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Nursing Fundamentals CH 26

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Presentation on theme: "Nursing Fundamentals CH 26"— Presentation transcript:

1 Nursing Fundamentals CH 26
Ambulation Aids Nursing Fundamentals CH 26

2 Debilitated clients Those who are frail or weak from prolonged inactivity They require physical conditioning before they can walk again

3 Exercises Techs for increasing muscular strength include:
Isometric exercise – active contraction where the force generated by the muscle is = to resistance, like in wt lifting or body building, the body is kept stationary Isotonic exercise – active muscle contraction where the force exerted remains constant and muscle length changes. There is movement and work as in aerobic exercise, all parts of the body are moving, causing the muscles to contract

4 Isometric Exercise Used to promote muscle tone and strength
Stationary exercises that are generally performed AGAINST RESISTIVE FORCE Again, as in wt lifting or body building

5 Isotonic exercise Activity that involves movement and work
Again, as in aerobic exercise, movement of all parts

6 TONE Means the ability of muscles to respond when stimulated

7 STRENGTH Means the power to perform

8 Active people Maintain tone and strength in everyday activities
Both tone and strength are needed to maintain mobility

9 Types of isometric exercises
1) Quadriceps setting (thigh muscles) 2) Gluteal setting (butt muscles) These promote tone and strength in weight bearing muscles, this gets a pt ready for crutch walking

10 Both exercises can be performed while in bed or while sitting in a chair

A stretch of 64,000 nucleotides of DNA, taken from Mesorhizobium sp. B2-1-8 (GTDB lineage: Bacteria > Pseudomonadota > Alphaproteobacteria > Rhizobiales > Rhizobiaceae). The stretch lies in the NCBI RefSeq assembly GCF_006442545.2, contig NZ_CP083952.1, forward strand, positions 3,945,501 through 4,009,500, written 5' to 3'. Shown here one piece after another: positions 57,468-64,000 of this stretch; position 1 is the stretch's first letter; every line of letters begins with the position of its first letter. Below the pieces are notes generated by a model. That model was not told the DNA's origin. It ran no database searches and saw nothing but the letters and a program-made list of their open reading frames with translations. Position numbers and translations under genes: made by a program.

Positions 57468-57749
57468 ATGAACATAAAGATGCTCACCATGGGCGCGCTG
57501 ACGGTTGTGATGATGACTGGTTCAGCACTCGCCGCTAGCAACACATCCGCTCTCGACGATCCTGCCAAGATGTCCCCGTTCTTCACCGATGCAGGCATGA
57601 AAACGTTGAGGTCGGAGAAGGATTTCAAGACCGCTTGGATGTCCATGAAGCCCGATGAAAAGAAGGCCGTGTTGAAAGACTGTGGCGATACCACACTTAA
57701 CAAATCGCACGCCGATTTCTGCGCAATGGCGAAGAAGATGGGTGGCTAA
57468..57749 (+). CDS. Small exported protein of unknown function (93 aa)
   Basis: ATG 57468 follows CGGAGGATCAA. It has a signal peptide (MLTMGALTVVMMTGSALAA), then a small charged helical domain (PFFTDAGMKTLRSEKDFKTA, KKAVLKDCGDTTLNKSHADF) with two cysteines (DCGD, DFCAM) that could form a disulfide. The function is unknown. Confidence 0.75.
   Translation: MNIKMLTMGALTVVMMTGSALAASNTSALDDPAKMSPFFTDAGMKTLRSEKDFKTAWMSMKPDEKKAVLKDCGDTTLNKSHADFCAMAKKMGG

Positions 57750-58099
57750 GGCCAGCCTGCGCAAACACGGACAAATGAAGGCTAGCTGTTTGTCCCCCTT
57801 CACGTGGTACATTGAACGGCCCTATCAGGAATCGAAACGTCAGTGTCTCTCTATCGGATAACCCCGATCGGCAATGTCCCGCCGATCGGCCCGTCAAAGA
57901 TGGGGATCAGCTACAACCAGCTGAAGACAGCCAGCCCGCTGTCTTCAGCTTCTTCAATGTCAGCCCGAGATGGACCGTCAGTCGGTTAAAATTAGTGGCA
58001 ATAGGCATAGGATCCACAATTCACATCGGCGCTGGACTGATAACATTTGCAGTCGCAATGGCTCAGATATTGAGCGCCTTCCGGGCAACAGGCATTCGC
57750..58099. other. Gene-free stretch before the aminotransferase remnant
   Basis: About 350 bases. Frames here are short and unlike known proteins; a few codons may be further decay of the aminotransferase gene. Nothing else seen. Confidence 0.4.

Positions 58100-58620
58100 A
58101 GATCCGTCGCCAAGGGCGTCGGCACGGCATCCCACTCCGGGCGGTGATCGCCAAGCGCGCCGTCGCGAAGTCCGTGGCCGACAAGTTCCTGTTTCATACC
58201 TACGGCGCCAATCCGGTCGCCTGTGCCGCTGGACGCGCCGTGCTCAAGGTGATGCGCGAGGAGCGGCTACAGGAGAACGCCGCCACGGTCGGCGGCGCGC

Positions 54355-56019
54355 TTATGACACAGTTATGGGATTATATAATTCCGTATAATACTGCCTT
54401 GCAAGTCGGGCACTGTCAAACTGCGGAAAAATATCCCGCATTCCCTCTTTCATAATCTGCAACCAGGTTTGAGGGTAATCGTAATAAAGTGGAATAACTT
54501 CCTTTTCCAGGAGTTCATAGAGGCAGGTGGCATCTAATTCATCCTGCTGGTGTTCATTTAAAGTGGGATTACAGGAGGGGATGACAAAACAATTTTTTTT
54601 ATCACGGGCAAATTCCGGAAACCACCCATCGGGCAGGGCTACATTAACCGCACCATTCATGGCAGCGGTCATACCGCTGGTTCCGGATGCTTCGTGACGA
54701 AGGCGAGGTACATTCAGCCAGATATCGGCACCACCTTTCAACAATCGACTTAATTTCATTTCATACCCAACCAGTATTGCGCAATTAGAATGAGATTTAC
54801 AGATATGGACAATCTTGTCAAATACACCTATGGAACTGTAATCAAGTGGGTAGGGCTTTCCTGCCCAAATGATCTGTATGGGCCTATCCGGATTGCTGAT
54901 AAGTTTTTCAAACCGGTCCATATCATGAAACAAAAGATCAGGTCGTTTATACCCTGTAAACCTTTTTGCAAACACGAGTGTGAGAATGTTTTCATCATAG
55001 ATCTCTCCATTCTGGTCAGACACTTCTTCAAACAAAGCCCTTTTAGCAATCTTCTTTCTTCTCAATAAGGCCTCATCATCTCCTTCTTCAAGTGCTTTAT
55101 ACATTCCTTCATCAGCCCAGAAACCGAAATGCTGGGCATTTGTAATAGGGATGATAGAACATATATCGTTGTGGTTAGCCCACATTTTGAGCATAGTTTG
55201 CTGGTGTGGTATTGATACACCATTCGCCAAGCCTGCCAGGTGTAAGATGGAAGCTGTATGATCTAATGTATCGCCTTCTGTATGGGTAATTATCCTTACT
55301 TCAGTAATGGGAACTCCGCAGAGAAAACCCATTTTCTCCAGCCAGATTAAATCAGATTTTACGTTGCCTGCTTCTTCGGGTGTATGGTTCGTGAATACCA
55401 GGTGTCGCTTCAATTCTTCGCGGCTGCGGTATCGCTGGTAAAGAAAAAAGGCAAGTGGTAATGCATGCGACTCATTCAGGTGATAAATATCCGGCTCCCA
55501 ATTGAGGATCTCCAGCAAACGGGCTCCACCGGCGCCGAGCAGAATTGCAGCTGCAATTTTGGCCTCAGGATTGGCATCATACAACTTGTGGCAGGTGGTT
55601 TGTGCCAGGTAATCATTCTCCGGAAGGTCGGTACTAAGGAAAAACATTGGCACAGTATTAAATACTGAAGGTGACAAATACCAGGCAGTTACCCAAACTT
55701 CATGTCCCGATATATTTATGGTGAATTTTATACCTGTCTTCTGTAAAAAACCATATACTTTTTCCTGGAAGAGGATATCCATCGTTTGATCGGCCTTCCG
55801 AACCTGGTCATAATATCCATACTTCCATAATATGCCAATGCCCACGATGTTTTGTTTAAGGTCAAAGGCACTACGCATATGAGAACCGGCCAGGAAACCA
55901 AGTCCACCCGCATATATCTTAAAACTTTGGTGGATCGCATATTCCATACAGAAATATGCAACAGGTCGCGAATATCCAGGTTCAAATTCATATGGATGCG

11 Quadriceps setting The person alternately tenses and relaxes the quadricep muscles A.K.A. “Quad setting” The quadricep muscle covers covers the front and side of the thigh. Together they aid in extending the leg It allows the client to stand and support their body wt

12 Gluteal setting Contraction and relaxation of the gluteal muscles to strengthen and tone them As a group, the muscles in the buttocks aid in extending, abducting and rotating the leg…functions that are essential to walking

13 Upper Arm Strength Pts who will use a walker, cane or crutches need upper body strength

14 Flexion & Extension To strengthen upper arms, one must flex and extend the upper arms and wrists Raising and lowering weights with the hands Squeezing a ball or spring grip Performing modified hand push-ups in bed

15 Flexion decreasing the angle of a joint greater than 180 degrees

16 Extension Straightening the angle of a joint to 180 degree

17 Flexion vs. Extension

18 Dangling Sitting on the edge of the bed to help normalize B.P.

19 Valsalva maneuver Act of closing the glottis (the epiglottis covers the trachea, the glottis is the space below the epiglottis) and contracting the pelvic and abd muscles to increase abd pressure Do not encourage in pts that are ambulating, can cause pt to faint d/t stimulation of the vagal nerve Pt needs to breathe through movement

20 Tilt Table Is a device that raises the pt from a supine position to a standing position It helps the client to adjust to being upright bearing wt on their feet Usually done in P.T. dept

21 TED hose are applied before the table is tilted to help compress vein walls and preventing pooling of blood in extremities that may trigger fainting SCD – sequential compression device

22 If symptoms occur while table is being tilted then the pt is returned to the laying position